I curated a display of Sikh artworks from the collections of the Asian Art Museum San Francisco during my internship last year.
I hope you will visit it as it is now on display at the Sikh gallery in the museum. The underlying theme of the rotation is POWER OF THE SPECTACLE, which was there for all to experience during the recent coronation of King Charles in London. Monarchies down the ages have used the display of their wealth & position in society to create lasting impressions on the viewers.
The Sikh courts of 19th century Punjab left visitors enthralled with their pomp and pageantry. Maharaja’s, courtiers and their mounts decked themselves with magnificent clothes and spectacular jewelry. One notable exception was Maharaja Ranjit Singh, the ruler of the Lahore Darbar, the largest and most powerful of the Sikh kingdoms. While he well understood the power that a display of wealth could hold, he himself dressed in simple muslin (fine cotton) clothes but insisted that his courtiers, army and even their mounts, be dressed in their finest, especially when receiving foreign dignitaries in court.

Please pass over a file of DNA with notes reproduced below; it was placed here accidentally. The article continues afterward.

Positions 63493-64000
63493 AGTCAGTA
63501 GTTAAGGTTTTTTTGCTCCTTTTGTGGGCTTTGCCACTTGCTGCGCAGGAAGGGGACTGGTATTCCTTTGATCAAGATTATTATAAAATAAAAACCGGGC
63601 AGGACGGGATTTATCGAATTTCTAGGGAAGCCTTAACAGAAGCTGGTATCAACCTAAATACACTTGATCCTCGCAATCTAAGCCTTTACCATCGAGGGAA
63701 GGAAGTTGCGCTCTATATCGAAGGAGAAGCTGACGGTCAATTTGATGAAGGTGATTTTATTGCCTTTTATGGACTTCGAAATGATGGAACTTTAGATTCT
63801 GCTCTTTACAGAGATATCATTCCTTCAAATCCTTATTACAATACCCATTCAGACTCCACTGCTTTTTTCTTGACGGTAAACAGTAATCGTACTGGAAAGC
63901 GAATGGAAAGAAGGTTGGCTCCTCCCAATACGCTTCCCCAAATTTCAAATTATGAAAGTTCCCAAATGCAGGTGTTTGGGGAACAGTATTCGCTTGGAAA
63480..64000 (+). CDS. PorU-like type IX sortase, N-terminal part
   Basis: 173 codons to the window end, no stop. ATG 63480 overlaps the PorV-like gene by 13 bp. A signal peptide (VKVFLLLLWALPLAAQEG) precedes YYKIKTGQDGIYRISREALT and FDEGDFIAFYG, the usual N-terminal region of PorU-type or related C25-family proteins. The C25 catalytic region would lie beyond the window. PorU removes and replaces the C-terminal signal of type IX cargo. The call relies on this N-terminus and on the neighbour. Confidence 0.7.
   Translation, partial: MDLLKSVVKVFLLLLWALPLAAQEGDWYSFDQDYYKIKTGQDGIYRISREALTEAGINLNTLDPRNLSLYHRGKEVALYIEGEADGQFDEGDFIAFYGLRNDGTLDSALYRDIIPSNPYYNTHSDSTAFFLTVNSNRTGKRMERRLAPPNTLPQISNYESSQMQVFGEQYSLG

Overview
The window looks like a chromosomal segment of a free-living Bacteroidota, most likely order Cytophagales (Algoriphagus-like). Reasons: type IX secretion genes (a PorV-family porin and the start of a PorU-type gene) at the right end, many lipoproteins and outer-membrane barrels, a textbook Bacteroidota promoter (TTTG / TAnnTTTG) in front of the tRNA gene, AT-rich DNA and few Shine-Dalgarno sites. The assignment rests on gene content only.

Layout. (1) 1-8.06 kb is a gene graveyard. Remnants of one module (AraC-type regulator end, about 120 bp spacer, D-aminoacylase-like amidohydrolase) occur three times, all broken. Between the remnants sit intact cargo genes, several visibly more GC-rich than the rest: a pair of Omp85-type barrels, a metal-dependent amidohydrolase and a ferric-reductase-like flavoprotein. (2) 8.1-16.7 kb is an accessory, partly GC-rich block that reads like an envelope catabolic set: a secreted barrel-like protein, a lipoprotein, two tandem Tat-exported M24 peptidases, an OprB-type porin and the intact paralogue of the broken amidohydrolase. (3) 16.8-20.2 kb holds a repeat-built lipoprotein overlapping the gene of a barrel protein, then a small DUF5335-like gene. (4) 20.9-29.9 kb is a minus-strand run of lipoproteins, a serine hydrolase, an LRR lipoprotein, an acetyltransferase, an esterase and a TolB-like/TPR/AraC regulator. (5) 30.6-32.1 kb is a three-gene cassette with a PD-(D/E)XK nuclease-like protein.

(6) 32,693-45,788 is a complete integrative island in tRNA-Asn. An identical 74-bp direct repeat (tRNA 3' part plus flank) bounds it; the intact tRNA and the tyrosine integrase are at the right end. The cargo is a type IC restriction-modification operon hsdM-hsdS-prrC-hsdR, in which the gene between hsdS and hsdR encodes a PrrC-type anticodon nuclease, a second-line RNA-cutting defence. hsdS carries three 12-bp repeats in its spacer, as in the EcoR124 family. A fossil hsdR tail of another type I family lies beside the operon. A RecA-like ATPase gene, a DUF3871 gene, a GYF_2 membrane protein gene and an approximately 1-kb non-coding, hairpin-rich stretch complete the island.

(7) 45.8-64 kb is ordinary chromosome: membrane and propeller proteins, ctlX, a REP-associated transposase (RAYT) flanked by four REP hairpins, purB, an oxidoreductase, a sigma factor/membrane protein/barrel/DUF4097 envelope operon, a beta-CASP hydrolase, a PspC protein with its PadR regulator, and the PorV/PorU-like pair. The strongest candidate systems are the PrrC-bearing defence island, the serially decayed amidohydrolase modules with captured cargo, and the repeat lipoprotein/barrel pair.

The Sikh kingdoms, south of the Satluj river of –Patiala, Nabha, Jind, and Faridkot, signed treaties with the British primarily to counter the growing power of Maharaja Ranjit Singh, their neighbor to the north. This arrangement enabled them to keep their courts and armies. The maharajas, with their ample resources and time, patronized artists and craftsmen who created opulent jewelry and fine portraits for them.An important record of the impressions left on visitors to the Sikh kingdoms, is available through the writings and drawings of visiting Europeans like Miss Emily Eden, W.G. Osborne and others.